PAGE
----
If you thought this was going to be a consumer guide, or that I even know what I am talking about on this topic, you may be disappointed. I wrote a stream of consciousness piece on books, ebooks and e-readers. You’ve been warned!
So the iPad has now been officially released in Canada. Great. Now what? I’m certainly not going to rush out and get one. In fact, I’m not really eager to rush out and buy any e-reader right now.
While I may be a high tech worker of sorts (I do wear the clean suit in my office you know) I still like many old ways of doing things, because they work (and are just better). I love social media, but I’d still rather meet people in person, as much as possible.
I know all the advantages of e-readers, particularly the iPad. I’ll eventually get one, once they’re cheaper. At the price they are ($549 base) I can get a decent laptop that’s much more capable. Yes, it’s heavier, but I can do more.
I like the Kindle, but it’s still overpriced. As an e-reader, it’s better because the screen can be read in direct sunlight. I want to sit on my patio and read when it’s nice out.
I like the portability of books and the fact that it can sit on my shelf for years before I read or reread it. I am concerned about electronic books in a number of ways. With all the concern over copyright and digital rights management, I think one thing has kind of slipped by everyone. What about the author?
I would be more inclined to pay the $10 or so for an ebook if I knew the bulk of that $10 went to the author. Instead we have Apple and Amazon, as well as the publishers, taking a rather large cut. I seem to remember reading something about these devices not allowing an ebook to be able to be moved from one platform to the other. That’s like saying I can read in the living room, but I can’t read the same book in the bathroom.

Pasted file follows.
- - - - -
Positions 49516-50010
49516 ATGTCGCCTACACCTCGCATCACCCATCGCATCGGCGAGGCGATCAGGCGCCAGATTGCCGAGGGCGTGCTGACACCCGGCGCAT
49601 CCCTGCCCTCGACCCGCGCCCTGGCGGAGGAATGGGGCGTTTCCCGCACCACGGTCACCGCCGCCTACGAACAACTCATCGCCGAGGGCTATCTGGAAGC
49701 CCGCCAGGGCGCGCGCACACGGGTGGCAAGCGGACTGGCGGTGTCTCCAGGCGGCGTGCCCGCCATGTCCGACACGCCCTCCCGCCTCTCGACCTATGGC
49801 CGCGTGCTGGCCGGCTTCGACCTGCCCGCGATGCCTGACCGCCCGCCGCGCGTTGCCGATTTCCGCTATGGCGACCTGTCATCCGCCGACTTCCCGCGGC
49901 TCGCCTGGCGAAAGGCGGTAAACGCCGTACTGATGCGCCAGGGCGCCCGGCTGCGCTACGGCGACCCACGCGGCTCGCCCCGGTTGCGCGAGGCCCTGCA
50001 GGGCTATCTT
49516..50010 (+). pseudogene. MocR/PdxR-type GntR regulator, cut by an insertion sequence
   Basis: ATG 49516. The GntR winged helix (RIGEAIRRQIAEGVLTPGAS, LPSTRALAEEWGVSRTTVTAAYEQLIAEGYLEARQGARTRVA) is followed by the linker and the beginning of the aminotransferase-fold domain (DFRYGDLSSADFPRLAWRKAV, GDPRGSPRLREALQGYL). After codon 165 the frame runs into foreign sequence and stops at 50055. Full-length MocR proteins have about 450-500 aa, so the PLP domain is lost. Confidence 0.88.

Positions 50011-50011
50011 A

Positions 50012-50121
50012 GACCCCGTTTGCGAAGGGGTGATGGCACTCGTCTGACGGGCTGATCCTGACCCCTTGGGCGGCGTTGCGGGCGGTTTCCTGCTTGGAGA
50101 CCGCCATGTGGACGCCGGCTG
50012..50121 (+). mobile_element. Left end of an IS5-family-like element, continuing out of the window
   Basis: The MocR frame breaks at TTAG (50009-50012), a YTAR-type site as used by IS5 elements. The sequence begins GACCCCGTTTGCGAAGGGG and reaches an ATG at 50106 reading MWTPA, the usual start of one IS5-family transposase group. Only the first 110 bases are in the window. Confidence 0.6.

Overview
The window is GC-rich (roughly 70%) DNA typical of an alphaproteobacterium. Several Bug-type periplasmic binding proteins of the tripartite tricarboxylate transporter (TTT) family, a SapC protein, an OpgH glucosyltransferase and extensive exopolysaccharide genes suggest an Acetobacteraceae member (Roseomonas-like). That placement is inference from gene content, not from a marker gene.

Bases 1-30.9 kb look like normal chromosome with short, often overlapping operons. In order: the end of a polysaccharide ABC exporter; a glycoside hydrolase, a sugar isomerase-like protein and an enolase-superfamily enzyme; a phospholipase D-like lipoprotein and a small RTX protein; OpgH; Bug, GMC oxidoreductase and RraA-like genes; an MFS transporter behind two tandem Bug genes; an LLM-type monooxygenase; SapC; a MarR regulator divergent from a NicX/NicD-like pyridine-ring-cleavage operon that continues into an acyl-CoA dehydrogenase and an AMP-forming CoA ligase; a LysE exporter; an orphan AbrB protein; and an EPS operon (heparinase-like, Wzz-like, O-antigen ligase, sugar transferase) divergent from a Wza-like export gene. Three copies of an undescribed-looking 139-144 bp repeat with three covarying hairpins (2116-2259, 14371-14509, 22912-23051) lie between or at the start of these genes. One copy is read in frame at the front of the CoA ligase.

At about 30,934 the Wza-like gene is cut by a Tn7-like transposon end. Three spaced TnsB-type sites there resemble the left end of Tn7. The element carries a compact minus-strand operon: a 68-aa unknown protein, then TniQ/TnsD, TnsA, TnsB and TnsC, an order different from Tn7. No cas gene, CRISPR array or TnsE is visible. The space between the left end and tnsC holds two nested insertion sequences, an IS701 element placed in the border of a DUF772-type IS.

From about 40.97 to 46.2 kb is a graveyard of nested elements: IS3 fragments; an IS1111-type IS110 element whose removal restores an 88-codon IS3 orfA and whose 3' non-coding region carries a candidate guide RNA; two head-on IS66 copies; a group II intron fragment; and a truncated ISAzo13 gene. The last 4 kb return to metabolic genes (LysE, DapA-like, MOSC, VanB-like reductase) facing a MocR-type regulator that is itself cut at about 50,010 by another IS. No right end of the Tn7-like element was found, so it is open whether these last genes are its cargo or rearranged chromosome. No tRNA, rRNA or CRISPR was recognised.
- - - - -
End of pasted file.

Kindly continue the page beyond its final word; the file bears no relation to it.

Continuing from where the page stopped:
With my wife taking classes at the University of Alberta, we’ve discovered that many textbooks have an electronic option too. What’s the downside? Well, the license expires after a short period of time and you’ve got no work to refer to afterwards (in some cases).
I still have textbooks from my university days, sitting on my shelves and actually referred to on a reasonably regular basis.
What would happen if my iPad were to die but I don’t want to buy another one? Do I lose all of those? And what about garage sales? How am I going to buy an ebook there? How would I lend a book to my friends?
That’s not to say there’s no advantage to e-readers at all. They’d be great to sit somewhere and read the newspaper or whatever. I often find myself watching something like the Discovery Channel and want to check out something I’ve seen on a show like Daily Planet.
An iPad would be nice for that.
I sometimes wonder if the companies that make these things think more about people buying “their” ebooks and getting them locked down in their platform and think less about a useful, universal device that has no issues with data portability. What am I thinking? Of course they’re more worried about locking them down.